Other advantages of the invention depend on the type of etching operation performed in the chamber. If the top electrode is made of silicon, the oxide to silicon (or polysilicon) selectivity of etching is significantly improved because of a scavenging effect on free fluorine atoms in the chamber. Silicon in the electrode reacts with the fluorine and thus the electrode effectively consumes the free fluorine, leaving less fluorine to react with silicon in the substrate being etched. The result is improved selectivity, i.e. preferential etching of the oxide on the workpiece, as opposed to the silicon. Since scavenging is dependent on the rate of reaction of silicon with free fluorine, it is critical not only to keep the electrode surface clean and free of polymer throughout the etch process, but also to control the reaction rate by varying rf power (the rf power level depends on the specific process being used), or temperature, or both. For polysilicon or silicon etching, the top electrode can be made of pure silicon or doped silicon for a similar effect. For metal etching, the top electrode can be made of pure aluminum to avoid any possible contamination in the form of sputtering of the electrode material onto the wafer being etched. Further, the small amount of rf power applied to the top electrode will prevent the formation of aluminum oxide.
It will be appreciated from the foregoing that the present invention represents a significant advance in the field of reactive ion etching. In particular, the invention provides a simple but highly effective way of reducing or eliminating polymer deposits on the top electrode in a reactive ion etching chamber. Although this invention has been tested and proven in a reactive ion etch chamber, such as the Applied Materials'Precision 5000 MxP MERIE, the principles of the invention are also applicable to other plasma etchers, such as Applied Materials' inductive etcher (the High Density Plasma Omega, an inductively enhanced reactive ion etcher (described in copending application Ser. No. 07/941,507, filed on Sep. 8, 1992), any conventional RIE etcher, other magnetron etchers, such as TEL's 8500s, and Lam Triode system. Use of the invention reduced or eliminates the need for off-line dry cleaning and greatly reduces particulate contamination of wafers being processed in the chamber. It will also be appreciated that, although specific embodiments of the invention have been described in detail, various modifications may be made without departing from the spirit and scope of the invention. Accordingly, the invention should not be limited except as by the appended claims.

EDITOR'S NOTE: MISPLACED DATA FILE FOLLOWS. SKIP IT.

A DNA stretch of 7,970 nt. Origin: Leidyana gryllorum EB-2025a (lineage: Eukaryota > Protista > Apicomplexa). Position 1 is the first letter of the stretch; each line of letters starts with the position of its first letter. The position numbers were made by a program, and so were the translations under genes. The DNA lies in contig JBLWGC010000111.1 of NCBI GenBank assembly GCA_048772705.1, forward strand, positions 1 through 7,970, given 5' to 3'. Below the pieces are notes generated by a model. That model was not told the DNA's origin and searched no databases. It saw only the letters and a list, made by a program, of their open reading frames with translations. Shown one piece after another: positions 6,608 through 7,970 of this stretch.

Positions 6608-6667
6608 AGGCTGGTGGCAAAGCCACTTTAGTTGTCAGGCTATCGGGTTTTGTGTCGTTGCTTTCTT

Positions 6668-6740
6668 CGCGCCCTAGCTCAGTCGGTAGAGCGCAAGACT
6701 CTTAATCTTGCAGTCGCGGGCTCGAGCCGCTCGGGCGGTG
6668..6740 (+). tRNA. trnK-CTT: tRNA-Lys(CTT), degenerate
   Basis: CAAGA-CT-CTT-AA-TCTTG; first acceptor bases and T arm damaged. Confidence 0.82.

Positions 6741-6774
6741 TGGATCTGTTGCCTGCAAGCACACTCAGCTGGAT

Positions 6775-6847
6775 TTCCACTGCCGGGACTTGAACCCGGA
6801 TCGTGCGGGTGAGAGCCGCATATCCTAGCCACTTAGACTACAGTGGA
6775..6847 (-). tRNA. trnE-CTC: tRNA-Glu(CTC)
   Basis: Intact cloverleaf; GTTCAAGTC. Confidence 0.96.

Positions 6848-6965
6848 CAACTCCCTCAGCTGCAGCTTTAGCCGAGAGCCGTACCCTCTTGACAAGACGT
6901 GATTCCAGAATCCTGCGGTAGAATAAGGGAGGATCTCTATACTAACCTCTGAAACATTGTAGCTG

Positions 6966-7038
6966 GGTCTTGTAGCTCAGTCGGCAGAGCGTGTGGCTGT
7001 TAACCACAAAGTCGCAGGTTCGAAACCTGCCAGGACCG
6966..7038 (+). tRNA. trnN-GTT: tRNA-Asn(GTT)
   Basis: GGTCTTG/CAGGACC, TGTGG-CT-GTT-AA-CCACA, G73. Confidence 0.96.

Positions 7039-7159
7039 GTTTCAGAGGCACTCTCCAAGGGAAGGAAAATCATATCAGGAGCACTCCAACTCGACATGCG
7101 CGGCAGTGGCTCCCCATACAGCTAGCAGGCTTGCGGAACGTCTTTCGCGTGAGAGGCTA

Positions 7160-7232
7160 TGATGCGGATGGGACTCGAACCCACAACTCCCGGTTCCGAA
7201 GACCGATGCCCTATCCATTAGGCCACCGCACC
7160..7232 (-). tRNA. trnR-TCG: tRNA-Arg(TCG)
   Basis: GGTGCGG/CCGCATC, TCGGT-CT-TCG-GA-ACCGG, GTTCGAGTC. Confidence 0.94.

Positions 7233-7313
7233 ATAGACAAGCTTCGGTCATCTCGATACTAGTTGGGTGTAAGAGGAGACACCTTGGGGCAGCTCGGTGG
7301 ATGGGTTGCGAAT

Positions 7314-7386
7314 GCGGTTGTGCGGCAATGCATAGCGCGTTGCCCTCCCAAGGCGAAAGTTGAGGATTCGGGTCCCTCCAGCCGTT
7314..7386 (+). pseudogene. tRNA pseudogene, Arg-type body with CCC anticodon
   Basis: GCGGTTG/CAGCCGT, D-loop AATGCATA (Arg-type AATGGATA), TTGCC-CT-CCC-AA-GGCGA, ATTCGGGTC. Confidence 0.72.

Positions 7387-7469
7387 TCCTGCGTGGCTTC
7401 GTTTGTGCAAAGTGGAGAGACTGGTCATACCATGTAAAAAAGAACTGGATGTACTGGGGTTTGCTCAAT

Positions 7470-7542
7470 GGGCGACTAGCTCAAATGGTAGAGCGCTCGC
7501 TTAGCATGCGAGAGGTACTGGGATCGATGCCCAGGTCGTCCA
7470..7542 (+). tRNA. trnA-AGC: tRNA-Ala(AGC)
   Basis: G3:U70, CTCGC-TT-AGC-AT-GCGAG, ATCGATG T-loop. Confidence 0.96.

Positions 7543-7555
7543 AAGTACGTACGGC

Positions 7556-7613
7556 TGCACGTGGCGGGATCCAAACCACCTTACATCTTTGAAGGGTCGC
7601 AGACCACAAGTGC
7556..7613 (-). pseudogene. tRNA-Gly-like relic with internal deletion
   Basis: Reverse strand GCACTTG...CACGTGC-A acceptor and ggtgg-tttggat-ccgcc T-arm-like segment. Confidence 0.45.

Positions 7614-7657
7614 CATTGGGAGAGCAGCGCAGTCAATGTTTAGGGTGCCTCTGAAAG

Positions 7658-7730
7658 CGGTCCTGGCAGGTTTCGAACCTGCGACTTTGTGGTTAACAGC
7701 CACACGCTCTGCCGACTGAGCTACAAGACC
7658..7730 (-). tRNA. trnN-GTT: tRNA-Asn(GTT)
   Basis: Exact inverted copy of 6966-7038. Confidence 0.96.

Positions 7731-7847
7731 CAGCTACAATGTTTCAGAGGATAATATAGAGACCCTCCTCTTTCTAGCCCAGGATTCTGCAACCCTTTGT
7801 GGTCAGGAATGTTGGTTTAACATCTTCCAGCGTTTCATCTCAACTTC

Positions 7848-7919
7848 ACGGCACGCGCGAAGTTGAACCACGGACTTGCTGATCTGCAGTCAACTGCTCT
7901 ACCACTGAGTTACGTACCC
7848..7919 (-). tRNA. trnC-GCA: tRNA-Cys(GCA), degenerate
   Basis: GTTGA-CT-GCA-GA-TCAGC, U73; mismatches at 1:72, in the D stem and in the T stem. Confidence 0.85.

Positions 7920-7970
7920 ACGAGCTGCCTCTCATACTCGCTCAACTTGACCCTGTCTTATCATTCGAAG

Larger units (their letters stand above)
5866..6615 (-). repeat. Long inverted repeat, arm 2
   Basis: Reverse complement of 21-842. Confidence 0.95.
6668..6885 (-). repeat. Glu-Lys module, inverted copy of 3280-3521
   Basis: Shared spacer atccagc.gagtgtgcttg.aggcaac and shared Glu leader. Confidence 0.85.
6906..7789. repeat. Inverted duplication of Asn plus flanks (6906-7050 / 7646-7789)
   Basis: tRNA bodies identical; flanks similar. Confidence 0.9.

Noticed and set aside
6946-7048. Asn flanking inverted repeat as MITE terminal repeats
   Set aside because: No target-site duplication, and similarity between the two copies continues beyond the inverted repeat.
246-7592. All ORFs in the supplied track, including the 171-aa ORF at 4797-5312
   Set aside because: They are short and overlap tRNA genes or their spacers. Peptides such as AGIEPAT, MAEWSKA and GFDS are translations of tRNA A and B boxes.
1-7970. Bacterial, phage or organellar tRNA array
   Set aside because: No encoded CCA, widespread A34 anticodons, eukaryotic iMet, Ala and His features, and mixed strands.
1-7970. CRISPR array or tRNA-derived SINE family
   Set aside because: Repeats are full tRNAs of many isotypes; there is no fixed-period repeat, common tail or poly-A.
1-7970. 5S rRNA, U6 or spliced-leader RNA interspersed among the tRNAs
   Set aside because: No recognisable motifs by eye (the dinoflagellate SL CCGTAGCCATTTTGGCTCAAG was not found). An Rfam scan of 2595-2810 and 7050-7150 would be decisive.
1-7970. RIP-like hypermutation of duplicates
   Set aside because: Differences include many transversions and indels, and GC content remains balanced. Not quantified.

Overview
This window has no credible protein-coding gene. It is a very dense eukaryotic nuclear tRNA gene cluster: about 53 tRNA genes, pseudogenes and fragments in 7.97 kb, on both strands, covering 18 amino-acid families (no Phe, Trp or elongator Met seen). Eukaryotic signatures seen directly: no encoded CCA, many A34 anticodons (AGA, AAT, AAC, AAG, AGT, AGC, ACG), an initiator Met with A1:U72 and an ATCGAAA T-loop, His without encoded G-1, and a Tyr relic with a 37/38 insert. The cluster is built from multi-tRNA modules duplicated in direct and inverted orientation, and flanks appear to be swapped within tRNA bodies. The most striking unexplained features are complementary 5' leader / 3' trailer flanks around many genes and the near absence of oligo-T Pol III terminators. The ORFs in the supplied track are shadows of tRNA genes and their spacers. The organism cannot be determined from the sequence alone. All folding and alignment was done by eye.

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|U.S. Classification||216/71, 156/916, 134/1.1, 204/298.34, 438/905, 156/345.44|
|International Classification||H01L21/3065, H05H1/46, H01J37/32, H01L21/302|
|Cooperative Classification||Y10S156/916, Y10S438/905, H01J37/32532, H01J37/32862, H01J37/32082|
|European Classification||H01J37/32O18F2, H01J37/32O6, H01J37/32M8|
|Apr 17, 1995||AS||Assignment|
Owner name: APPLIED MATERIALS, INC., CALIFORNIA
Free format text: ASSIGNMENT OF ASSIGNORS INTEREST;ASSIGNORS:WU, ROBERT;LEVINSTEIN, HYMAN J.;SHAN, HONGCHING;REEL/FRAME:007490/0638
Effective date: 19950407
|Jun 14, 2000||FPAY||Fee payment|
Year of fee payment: 4
|May 28, 2004||FPAY||Fee payment|
Year of fee payment: 8
|May 15, 2008||FPAY||Fee payment|
Year of fee payment: 12